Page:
Becoming a father is arguably the biggest transformation a man can ever experience in life and one that is little supported. Expectations are high of themselves, from partners, families, friends and work, and if those are not met (they rarely are), the reality can hit hard and bring up intense emotions. It is both exquisite and painful, and brings euphoric highs with depths a man has never experienced. A father is expected to feel like a father instantly, but he may not feel this for much longer, and that can be an uncomfortable place to be. He may feel anger and resentment, and yet be drawn to protect and provide. The ambivalence of still being required to fulfil the role of father, lover, businessman and friend is a tricky juggle and yet, there is often the idea that to talk about it being too much is a weakness, or worse.

Beyond Birth: A Mindful Guide to Early Parenting

Beyond Birth: A Mindful Guide to Early Parenting

Sophie Burch is mother of 4 boys and has written a book and a mindful early parenting programme called “Beyond Birth” with the aim to support all parents to preserve their mental health at one of the most vulnerable times in life.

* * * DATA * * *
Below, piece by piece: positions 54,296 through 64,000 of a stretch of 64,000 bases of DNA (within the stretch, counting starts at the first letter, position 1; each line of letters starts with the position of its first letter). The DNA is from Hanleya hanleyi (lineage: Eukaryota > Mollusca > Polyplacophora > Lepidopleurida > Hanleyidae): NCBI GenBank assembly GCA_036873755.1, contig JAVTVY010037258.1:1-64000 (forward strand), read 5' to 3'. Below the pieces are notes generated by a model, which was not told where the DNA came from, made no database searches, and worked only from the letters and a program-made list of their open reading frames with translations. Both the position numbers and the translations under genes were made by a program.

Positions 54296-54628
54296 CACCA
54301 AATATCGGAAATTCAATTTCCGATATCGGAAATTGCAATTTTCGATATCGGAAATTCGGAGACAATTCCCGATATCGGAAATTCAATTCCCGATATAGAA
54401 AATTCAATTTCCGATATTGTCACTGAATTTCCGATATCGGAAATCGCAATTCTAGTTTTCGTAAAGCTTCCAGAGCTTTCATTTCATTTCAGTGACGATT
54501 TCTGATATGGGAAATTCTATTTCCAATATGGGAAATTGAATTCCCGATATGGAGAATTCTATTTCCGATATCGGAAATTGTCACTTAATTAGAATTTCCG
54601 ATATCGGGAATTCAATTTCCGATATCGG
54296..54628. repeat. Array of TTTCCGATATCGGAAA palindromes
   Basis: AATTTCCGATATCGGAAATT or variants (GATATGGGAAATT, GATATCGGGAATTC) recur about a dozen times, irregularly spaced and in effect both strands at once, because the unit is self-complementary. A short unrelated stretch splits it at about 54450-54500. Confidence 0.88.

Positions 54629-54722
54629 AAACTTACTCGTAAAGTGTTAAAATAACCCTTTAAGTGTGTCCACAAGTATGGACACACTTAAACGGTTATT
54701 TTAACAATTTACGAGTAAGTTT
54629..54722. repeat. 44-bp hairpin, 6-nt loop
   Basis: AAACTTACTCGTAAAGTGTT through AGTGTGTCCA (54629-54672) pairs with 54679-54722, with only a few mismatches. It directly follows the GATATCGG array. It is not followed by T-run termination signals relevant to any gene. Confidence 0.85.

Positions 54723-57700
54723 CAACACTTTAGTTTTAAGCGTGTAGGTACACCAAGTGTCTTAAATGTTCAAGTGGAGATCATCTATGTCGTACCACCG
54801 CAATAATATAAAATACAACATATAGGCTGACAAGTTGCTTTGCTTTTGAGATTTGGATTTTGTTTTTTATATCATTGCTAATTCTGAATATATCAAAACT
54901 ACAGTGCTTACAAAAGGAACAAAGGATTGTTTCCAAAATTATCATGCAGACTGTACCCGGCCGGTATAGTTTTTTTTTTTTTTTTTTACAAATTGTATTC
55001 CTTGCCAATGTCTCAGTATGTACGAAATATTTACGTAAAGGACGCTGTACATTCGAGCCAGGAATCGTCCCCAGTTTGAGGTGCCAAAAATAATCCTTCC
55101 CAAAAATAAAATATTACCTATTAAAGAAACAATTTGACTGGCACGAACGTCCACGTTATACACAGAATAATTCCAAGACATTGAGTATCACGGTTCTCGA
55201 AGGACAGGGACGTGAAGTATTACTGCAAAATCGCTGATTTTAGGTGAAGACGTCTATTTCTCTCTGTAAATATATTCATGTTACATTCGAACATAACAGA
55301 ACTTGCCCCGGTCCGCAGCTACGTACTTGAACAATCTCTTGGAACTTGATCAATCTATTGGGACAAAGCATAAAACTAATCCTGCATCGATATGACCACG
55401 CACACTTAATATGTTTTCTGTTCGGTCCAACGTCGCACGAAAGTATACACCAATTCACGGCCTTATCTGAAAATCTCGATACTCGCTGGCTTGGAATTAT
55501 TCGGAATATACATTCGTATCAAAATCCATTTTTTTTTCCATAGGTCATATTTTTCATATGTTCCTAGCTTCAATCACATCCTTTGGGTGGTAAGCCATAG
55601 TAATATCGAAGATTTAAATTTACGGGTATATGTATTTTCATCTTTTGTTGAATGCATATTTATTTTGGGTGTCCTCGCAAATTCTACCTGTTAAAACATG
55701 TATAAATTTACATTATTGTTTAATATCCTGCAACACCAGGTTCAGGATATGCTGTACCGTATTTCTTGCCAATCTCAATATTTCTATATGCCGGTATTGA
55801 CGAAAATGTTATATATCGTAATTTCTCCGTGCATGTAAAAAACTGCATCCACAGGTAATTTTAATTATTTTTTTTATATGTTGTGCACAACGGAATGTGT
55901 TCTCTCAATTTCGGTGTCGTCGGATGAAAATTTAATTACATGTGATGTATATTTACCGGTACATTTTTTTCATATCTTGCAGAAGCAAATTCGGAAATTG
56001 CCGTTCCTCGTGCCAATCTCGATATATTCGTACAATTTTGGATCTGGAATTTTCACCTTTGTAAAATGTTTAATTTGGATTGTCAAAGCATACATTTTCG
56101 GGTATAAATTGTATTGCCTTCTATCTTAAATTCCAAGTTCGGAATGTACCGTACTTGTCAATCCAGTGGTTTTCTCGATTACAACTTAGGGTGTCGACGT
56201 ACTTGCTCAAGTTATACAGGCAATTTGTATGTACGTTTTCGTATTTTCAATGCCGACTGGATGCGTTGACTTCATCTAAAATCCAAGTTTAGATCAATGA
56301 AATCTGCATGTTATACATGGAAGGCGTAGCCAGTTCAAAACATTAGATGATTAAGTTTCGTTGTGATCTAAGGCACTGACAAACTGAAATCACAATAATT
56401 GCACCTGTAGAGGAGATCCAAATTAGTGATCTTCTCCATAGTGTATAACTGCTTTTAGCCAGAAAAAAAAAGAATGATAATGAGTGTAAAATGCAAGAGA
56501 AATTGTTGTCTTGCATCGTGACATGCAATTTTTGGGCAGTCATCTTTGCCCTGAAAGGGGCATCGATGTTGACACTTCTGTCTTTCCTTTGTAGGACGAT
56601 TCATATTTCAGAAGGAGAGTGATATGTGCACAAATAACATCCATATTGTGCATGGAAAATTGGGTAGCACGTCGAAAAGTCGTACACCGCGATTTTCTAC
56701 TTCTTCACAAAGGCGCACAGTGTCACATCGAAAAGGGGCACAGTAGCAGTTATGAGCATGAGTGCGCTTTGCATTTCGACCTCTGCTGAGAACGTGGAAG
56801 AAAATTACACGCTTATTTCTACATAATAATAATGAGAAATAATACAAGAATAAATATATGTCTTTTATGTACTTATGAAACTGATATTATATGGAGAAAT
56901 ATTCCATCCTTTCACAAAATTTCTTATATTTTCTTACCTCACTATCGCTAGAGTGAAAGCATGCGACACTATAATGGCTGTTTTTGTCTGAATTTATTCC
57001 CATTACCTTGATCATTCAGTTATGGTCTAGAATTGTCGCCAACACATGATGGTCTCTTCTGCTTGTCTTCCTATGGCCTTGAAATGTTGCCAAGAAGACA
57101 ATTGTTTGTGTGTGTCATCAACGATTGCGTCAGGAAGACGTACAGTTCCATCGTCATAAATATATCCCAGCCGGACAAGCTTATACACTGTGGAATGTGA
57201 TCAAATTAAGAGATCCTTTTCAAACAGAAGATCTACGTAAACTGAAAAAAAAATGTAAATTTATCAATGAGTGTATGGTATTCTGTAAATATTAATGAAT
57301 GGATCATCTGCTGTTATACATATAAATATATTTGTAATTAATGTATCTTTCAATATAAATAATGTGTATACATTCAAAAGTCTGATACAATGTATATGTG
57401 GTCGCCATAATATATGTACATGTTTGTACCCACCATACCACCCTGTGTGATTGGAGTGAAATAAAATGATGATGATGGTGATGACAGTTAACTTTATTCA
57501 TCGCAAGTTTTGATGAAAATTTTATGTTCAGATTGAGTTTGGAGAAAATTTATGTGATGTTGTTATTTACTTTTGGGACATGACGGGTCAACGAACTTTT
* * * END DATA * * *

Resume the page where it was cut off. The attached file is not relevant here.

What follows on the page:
She believes a great deal more must be done for boys and men’s mental health and ideally it starts with educating young boys at school how to be open about their feelings and sit with their emotions more than to man up and sweep those feelings away in shame. She says:

“What if we showed men that it’s okay to not be okay everyday in every way… and conditioned ways to find mental as well as physical resilience and strength to manage the challenges of becoming a parent?”

Fathers sometimes need acknowledgement that there are other fathers having thoughts and feelings like they are experiencing which can be enough before it manifests. But there are many fathers who will need that professional help to be able to take in the positive coping skills that will be replaced by the negative ones.